Zambia might be favourites for next weekend’s home game against Mozambique in the 2012 CAF Africa Cup of Nations qualifiers, but coach Dario Bonetti sees it as a watershed moment for his loftier ambition of a place at the next FIFA World Cup™. “Everything depends on the next game,” he says of the Group C clash in Chingola against Mozambique on 4 June. “If we win the game it will put us well on the way to qualifying for the next African Nations Cup finals.”
And the former Italian international defender sees participation at the continental championship, which is being co-hosted next January by Equatorial Guinea and Gabon, as vital to the growth of his side and the ultimate goal of being at Brazil 2014. “The experience of playing at the Africa Cup will give our young players the experience they need. We have a new and very strong generation,” said Bonetti, who is in his first national team position but has been coaching consistently for the last decade. “There is a good older generation in the team, but the new generation of players coming up behind them is very powerful. I’m talking about players between the age of 18 and 23.”
With a bit more exposure to the top levels of the game, the one-time Roma, AC Milan and Juventus central defender sees great things for his players. “Going to the Nations Cup will permit us the necessary skills to negotiate the World Cup qualification, and I think these players can take this country for the first time to a World Cup tournament. This is very possible,” he insisted.
There is a good older generation in the team, but the new generation of players coming up behind them is very powerful.
Zambia are no strangers to the CAF Africa Cup of Nations finals, having been to ten of the last 11 tournaments. But Bonetti is talking about his side being competitive at the finals and challenging for the title. The 49-year-old says there is quality throughout the Chipolopolo (Copper Bullets) side, in every department from goalkeeper to strikers. “There is a good balance but obviously we need more experience, and specifically more experience under pressure. This is why it is so vital to qualify for the Nations Cup to expose the players to a more competitive environment,” he said.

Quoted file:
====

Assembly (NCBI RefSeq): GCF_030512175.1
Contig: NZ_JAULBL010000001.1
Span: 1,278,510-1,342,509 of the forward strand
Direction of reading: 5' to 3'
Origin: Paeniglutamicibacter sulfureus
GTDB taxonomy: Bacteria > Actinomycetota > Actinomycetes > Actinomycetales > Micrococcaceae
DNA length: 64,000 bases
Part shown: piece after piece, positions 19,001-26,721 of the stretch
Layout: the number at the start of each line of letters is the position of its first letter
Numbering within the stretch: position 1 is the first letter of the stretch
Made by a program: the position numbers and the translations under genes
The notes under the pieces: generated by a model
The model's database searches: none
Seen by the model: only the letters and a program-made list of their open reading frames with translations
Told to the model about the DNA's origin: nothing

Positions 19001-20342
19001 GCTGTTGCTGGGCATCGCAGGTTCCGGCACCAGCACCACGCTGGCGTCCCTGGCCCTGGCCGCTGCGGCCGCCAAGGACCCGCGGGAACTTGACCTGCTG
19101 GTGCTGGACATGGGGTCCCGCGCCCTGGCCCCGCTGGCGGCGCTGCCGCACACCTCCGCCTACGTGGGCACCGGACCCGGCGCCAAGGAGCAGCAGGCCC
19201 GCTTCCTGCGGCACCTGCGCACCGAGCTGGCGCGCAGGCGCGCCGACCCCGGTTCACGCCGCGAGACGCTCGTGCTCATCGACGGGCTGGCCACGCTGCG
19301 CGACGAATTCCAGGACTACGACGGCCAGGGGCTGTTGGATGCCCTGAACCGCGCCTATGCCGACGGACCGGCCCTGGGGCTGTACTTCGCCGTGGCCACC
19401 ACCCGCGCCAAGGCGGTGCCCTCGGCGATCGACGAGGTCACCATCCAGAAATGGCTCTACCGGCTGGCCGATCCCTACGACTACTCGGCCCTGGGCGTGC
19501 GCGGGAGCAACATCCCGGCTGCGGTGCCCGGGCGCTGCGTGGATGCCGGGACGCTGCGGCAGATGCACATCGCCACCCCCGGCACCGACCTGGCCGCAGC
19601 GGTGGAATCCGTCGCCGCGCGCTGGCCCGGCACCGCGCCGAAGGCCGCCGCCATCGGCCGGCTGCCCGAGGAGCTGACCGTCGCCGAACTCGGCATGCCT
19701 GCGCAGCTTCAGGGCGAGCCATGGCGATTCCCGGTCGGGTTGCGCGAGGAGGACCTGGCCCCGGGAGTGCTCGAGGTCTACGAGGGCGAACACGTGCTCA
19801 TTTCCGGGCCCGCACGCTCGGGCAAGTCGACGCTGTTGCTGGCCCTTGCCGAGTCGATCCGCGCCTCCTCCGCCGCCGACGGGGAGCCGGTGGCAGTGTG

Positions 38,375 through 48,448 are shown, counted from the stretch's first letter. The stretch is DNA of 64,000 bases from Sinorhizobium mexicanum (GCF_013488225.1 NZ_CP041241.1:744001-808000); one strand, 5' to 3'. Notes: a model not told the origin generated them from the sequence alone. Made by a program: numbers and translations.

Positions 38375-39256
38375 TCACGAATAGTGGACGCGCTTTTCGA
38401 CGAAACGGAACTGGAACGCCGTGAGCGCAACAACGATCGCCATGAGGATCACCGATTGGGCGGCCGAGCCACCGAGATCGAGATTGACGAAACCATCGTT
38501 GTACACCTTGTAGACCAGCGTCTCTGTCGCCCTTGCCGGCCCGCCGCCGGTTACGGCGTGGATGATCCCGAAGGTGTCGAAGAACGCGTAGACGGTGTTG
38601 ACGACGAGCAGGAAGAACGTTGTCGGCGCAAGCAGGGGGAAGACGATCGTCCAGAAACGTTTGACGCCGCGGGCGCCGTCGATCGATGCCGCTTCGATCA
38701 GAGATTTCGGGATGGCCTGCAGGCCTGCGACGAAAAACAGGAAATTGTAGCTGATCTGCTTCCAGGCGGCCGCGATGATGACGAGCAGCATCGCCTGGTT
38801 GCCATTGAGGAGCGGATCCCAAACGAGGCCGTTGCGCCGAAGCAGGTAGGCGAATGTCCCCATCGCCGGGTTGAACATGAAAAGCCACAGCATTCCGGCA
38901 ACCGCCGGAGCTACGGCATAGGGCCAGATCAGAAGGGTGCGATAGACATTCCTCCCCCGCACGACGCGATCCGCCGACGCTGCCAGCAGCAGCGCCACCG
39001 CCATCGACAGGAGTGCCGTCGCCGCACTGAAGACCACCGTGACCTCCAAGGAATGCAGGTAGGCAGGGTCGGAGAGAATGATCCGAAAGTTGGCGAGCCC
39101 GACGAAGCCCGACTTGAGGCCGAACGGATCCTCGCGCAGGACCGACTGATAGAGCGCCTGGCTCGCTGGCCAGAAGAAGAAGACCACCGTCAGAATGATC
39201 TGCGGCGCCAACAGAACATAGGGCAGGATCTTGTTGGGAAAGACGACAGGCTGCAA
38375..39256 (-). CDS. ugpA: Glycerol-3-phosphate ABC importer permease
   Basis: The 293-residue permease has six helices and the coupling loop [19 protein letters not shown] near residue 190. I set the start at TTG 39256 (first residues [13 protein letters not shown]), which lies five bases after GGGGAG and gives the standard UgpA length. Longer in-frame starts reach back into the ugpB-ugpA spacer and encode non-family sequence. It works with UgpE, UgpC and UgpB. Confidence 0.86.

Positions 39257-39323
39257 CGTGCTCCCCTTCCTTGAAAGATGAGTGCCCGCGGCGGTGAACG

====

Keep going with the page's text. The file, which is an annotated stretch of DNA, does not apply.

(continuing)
A showdown looms
In their last six appearances at the Cup of Nations since finishing third in South Africa in 1996, Zambia have only once made it past the first round, in Angola last year when they lost to Nigeria on penalties in the quarter-finals. It is now almost one year since Bonetti took over as coach from Herve Renard, and he says he is satisfied with the first 12 months in charge, save for the disappointment of defeat to Libya in Tripoli last October in their AFCON qualifying group. It is a result that means Libya is top of the group standings and sets up the potential of a decisive tie between the two in the reverse fixture this coming October, which Zambia will host.
“Sure this will be a key game, obviously, but I’m confident you will see another team at the top of the group when it is finished,” he said. “My players will remember how they suffered when they were in Tripoli. More key is the immediate match against Mozambique, who are also a very good team, even if we beat them away in March.”
Bonetti, who coached in Scotland, Romania and his native country after his 15-year playing career, says African football continues to be on the march. “You find very good talent, and the football they play in Africa is becoming more and more competitive,” he said. “The key in future is to capture the resources of the country through academies and to ensure great teachers and coaches can teach these talented players when they are very young.
“I’m happy to be here and I’m grateful that the Zambian federation invited me for this experience because I’m working with very good talent, and I’m sure there will be great results in future. But everything really depends on how we do in the next game.”